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The Balkan Trilogy: "Great Fortune", "Spoilt City" and "Friends and Heroes"

The Balkan Trilogy: "Great Fortune", "Spoilt City" and "Friends and Heroes" [Kindle Edition]

Olivia Manning
4.4 out of 5 stars  See all reviews (17 customer reviews)

Print List Price: £18.99
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Product Description


"So glittering is the overall parade- and so entertaining the surface that the trilogy remains excitingly vivid; it amuses, it diverts and it informs, and to do these things so elegantly is no small achievement" (Sunday Times)

"One of the finest fictional productions that Britain has seen since the war" (Anthony Burgess)

Book Description

"One of the finest fictional productions that Britain has seen since the war."- Anthony Burgess

Product details

  • Format: Kindle Edition
  • File Size: 1365 KB
  • Print Length: 1044 pages
  • Publisher: Cornerstone Digital; New Ed edition (30 Sep 2011)
  • Sold by: Amazon Media EU S.à r.l.
  • Language: English
  • ASIN: B005I4D9TM
  • Text-to-Speech: Enabled
  • X-Ray:
  • Average Customer Review: 4.4 out of 5 stars  See all reviews (17 customer reviews)
  • Amazon Bestsellers Rank: #43,317 Paid in Kindle Store (See Top 100 Paid in Kindle Store)
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Customer Reviews

Most Helpful Customer Reviews
84 of 85 people found the following review helpful
5.0 out of 5 stars One of the greatest works of modern fiction 5 Jan 2004
Format:Paperback|Verified Purchase
If only to contradict the entirely silly review currently on display, I feel I should say something about this remarkable trilogy. Before she died, Olivia Manning reckoned she had never received the recognition she deserved, and there are many today who would wholly agree with her. Her novels are among the finest works of twentieth-century English fiction, and her two war-time trilogies (which are in large measure autobiographical) deserve to be better known (and please don't be misled by the brief TV dramatization that tried to cram around six books into something like four hours). Manning is a prose stylist of remarkable ability, she has one of the best eyes for character in the business, she can write about British Council intrigue as readily as battle in North Africa. This trilogy takes the reader from Bucharest to Athens, the next on to Cairo and the struggle for Africa. Splendid locations, superb characters, profound insights, beautiful writing Ñ do yourself a favour, order this book now!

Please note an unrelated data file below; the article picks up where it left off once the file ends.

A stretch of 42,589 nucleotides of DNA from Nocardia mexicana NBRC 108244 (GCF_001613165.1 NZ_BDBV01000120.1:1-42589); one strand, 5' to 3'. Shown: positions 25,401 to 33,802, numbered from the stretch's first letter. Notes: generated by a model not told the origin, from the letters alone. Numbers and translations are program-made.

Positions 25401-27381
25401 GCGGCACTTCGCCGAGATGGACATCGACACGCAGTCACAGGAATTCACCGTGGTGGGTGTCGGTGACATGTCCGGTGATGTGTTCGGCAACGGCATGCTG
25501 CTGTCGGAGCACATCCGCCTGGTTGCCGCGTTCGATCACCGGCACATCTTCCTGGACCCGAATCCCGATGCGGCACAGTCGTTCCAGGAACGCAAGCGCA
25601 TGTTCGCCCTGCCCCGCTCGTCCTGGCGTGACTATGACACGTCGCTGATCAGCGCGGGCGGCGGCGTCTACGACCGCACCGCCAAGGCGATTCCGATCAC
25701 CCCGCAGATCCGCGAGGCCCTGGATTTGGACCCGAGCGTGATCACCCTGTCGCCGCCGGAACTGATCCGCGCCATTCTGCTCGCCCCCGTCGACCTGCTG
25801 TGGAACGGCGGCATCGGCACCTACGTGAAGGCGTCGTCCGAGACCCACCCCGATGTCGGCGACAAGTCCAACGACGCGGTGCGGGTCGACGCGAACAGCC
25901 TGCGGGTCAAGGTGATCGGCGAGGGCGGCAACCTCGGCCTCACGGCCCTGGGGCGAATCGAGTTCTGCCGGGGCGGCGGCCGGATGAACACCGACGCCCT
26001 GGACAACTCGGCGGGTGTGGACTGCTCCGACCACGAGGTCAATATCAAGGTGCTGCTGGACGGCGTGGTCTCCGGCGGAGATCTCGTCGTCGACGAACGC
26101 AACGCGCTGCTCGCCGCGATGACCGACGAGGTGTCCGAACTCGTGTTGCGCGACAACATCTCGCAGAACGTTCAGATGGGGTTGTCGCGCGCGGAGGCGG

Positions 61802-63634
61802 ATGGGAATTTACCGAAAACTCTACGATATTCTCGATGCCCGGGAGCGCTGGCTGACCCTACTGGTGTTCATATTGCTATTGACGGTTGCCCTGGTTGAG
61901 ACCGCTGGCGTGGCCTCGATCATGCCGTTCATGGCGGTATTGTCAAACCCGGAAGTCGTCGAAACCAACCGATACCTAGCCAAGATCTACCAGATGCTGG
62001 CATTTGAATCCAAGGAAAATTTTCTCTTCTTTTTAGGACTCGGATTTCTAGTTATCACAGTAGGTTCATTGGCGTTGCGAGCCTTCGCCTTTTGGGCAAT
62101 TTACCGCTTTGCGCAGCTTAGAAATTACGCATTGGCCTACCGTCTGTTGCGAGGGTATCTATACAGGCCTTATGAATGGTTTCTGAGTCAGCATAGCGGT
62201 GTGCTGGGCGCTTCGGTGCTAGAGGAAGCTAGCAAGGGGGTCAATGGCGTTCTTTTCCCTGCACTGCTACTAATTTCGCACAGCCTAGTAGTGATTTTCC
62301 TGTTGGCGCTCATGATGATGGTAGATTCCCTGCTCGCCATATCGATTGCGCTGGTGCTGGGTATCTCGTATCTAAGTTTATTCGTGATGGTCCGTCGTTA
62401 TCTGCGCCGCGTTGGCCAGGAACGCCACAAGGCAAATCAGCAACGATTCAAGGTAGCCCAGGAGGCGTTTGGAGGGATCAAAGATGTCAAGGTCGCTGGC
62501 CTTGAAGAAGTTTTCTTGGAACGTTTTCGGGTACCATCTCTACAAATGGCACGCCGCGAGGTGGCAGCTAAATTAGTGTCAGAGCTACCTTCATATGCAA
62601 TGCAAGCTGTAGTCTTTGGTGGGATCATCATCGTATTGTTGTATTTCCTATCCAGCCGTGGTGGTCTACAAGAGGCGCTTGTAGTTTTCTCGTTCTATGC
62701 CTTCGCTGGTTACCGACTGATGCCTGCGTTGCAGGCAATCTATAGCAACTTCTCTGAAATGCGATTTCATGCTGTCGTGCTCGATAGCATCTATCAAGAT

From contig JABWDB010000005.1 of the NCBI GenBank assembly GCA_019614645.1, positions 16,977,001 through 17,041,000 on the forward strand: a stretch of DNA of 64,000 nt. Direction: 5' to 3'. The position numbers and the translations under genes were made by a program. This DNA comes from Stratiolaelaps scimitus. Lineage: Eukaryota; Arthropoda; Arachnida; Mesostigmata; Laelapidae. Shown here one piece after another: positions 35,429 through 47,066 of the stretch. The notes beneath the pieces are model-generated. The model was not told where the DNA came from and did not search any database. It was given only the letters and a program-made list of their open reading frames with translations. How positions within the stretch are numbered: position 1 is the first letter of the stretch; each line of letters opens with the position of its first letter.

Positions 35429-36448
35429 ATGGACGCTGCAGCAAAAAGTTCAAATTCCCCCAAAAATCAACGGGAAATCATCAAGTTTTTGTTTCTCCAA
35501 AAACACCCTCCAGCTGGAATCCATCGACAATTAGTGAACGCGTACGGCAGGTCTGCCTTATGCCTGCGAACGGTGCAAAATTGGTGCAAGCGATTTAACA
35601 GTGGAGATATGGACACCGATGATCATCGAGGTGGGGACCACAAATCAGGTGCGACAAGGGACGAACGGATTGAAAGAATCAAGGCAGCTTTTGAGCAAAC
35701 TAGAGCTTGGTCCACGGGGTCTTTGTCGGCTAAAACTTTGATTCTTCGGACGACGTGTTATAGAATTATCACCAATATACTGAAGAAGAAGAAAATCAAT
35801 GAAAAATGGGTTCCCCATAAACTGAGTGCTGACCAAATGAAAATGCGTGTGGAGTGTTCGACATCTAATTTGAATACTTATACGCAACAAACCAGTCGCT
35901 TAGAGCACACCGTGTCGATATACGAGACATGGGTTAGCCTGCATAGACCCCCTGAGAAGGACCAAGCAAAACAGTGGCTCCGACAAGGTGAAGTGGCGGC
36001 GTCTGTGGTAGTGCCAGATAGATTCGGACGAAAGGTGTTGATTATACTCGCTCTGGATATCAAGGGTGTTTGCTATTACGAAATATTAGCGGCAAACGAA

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7 of 7 people found the following review helpful
4.0 out of 5 stars Amazing story 13 April 2009
By R. Radu
I bought this book mainly because it depicts a time in my city history that is not only long-gone but will apparently never return. The book constitutes itself as a perfect antithesis of the 70 years' ago Bucharest vs. today's one. Interesting reading, especially for those who know this city, and especially because the author herself was not a native thus putting herself away from any partisanship.
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25 of 27 people found the following review helpful
5.0 out of 5 stars Lives up to quotations on cover 20 Feb 2004
By A Customer
Far better than the first review suggests. I agree with the quotation from a review by Anthony Burgess which praises the dazzling array of personages and events. The evocation of Romania is wonderful. I was sorry to finish it.
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4 of 4 people found the following review helpful
By Xavi #6
I have had this book on the shelf for a while and got round to reading it recently.
Hugely enjoyable. Fluent style, great characterisation, vivid descriptions of cities and countryside and a wonderful account of the downward spiral they find themselves in.
I do enjoy books sent in this time and with these characters - over-educated enthusiastic British communists, failed academics and artists, people with aristocratic pretensions, and above all British uselessness when confronted by the rigour and might of the 3rd Reich.
If like me you like Anthony Powell, Evelyn Waugh, Julian MacLaren-Ross, George Orwell (all different writers, I know) this is right up your street.
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3 of 3 people found the following review helpful
4.0 out of 5 stars A good read 19 Jan 2013
Format:Kindle Edition|Verified Purchase
This is a book I really enjoyed.I didn't quite know what to expect from it,but it is a wonderfully rambling,engaging read,full of the day to day lives of ex-pats caught for various reasons in a country with a difficult political agenda. I did not know very much about the involvement of Romania in WW2,but it is the disparate group of rather naive Brits that the story is really about.
I think this book would not appeal to someone looking for a lot of action, or romance.The relationship between Guy and Harriet is not explored in the depth it would be by today's standard,and remains a little superficial.I did find her tolerance of his neglect of her very wearing at times,but it was a different set of rules they lived by.Other characters are easier to recognise as similar to our present day politicians and news reporters.